Properly viewed, the buyer-broker agreement issued by the Association and used in this case purports to halve the applicable statute of limitations period that Code of Civil Procedure section 337, subdivision (1), imposes on breach of contract claims. The breach of contract alleged in this case arose out of intentional concealment of the house's defects by the Costas combined with Lyon & Associates' silence on the matter. This is an example of a breach of contract claim that was inherently difficult to detect. Although a typical breach of contract case may involve an obvious accrual of a right of action upon express repudiation of a contractual duty or an overt failure to perform duties, the breach in this case was nonobvious.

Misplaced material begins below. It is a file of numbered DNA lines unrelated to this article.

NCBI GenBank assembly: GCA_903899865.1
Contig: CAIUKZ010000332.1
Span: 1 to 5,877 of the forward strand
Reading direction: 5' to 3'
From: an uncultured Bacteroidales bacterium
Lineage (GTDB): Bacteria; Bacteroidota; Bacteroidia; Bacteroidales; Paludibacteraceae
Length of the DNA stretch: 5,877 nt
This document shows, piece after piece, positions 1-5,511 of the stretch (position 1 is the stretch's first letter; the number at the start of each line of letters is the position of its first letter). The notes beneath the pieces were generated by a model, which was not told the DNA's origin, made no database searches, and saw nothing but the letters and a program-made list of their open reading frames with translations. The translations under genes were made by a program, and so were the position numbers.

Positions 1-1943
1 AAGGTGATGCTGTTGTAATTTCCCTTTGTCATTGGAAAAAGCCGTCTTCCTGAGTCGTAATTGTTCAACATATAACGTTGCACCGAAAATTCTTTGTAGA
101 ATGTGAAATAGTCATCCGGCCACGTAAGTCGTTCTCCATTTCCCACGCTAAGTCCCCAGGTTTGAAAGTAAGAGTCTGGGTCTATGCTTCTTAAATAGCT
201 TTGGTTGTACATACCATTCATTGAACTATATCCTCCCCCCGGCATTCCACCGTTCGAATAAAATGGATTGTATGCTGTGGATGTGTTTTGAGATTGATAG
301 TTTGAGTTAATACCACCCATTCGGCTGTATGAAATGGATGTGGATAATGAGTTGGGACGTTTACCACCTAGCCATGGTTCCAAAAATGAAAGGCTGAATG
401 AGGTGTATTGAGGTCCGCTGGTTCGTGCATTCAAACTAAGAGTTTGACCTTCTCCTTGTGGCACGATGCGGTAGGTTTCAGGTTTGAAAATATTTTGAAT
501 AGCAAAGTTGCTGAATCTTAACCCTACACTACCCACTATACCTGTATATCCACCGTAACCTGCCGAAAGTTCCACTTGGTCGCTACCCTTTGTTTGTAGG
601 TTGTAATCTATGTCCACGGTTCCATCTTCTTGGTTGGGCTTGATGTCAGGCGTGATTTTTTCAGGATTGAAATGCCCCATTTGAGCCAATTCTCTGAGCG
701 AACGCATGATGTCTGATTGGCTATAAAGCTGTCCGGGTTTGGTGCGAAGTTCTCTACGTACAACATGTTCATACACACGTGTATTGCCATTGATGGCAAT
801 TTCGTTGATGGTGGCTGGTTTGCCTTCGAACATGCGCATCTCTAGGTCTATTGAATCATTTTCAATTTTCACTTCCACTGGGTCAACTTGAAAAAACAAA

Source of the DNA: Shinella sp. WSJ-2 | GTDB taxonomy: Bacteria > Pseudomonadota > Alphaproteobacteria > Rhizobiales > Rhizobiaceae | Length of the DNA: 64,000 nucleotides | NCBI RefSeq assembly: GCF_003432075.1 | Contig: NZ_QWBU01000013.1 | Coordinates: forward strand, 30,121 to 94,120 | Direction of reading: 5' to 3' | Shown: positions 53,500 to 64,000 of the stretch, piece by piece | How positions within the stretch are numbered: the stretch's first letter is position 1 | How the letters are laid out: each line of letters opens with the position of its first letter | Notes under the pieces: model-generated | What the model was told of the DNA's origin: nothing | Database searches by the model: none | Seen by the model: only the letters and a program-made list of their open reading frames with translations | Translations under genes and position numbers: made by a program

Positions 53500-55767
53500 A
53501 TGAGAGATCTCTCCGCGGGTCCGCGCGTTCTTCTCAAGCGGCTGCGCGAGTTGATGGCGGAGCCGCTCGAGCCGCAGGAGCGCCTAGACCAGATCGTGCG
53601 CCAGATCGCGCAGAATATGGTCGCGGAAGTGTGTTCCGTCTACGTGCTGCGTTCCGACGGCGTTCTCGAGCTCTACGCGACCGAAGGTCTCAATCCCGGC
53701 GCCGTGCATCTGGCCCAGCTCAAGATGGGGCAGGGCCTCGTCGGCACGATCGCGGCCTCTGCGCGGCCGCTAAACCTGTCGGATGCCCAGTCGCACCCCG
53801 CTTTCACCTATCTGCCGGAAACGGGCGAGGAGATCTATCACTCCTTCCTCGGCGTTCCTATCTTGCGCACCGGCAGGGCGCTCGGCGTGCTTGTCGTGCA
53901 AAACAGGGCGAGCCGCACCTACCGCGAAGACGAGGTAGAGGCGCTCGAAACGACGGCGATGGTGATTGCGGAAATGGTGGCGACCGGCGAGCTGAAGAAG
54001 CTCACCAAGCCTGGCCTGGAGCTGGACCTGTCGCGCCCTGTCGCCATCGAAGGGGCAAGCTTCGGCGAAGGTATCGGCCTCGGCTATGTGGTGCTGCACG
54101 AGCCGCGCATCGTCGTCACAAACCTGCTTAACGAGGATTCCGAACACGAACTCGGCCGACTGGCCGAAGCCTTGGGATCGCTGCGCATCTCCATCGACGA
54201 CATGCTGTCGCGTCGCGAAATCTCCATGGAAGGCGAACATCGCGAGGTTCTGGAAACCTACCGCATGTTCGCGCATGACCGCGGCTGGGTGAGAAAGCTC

Lyon & Associates may not reap the benefit of a shortened contractual limitations period when its own alleged malfeasance contributed to the delay in the discovery of the buyers' injury. The facts alleged by the Henleys call for application of the discovery rule as in other instances of "breaches which can be, and are, committed in secret and, moreover, where the harm flowing from those breaches will not be reasonably discoverable by plaintiffs until a future time. [¶] Applying the discovery rule to certain, rather unusual breach of contract actions poses no more burden for the courts than the date-of-injury accrual rule in most instances. The discovery rule itself contains procedural safeguards protecting against lengthy litigation on the issue of accrual. It presumes that a plaintiff has knowledge of injury on the date of injury. In order to rebut the presumption, a plaintiff must plead facts sufficient to convince the trial judge that delayed discovery was justified. And when the case is tried on the merits the plaintiff bears the burden of proof on the discovery issue." (April Enterprises, Inc. v. KTTV (1983) 147 Cal.App.3d 805, 832; see also Moreno, supra, 106 Cal.App.4th at p. 1430.)